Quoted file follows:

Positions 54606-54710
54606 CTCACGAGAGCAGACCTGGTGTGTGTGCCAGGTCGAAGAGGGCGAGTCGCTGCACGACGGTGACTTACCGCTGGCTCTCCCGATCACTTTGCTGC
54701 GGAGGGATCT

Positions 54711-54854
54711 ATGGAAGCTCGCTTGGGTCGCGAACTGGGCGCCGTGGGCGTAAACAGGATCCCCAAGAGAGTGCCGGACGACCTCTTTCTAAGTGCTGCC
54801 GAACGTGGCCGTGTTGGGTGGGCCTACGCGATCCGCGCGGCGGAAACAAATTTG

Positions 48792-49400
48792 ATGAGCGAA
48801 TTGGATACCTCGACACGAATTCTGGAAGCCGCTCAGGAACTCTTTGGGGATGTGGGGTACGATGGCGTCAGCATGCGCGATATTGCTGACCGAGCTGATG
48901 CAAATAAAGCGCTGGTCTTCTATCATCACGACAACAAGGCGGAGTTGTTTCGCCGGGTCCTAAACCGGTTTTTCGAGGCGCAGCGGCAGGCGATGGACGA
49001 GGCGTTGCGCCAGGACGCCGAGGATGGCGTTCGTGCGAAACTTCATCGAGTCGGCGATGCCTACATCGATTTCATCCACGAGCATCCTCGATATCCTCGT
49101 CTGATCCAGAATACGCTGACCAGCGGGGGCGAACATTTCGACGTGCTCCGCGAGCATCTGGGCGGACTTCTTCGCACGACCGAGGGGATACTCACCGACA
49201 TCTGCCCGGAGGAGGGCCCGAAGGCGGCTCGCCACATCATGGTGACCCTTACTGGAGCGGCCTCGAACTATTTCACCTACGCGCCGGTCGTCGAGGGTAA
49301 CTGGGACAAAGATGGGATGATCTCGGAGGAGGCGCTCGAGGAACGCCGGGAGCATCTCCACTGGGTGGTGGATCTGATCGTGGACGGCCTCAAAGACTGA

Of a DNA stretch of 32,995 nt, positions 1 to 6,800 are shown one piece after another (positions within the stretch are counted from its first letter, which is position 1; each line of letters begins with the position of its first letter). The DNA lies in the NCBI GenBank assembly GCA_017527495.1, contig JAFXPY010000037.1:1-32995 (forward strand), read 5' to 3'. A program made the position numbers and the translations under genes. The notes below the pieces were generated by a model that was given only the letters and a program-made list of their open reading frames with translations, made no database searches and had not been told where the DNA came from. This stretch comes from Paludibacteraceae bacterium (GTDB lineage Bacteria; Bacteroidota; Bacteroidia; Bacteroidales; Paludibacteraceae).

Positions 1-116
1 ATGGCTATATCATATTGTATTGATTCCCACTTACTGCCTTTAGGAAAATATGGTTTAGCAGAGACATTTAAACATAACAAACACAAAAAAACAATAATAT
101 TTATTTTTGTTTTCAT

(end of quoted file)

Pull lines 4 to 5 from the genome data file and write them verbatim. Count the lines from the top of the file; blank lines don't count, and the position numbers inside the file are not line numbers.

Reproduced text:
Positions 54711-54854
54711 ATGGAAGCTCGCTTGGGTCGCGAACTGGGCGCCGTGGGCGTAAACAGGATCCCCAAGAGAGTGCCGGACGACCTCTTTCTAAGTGCTGCC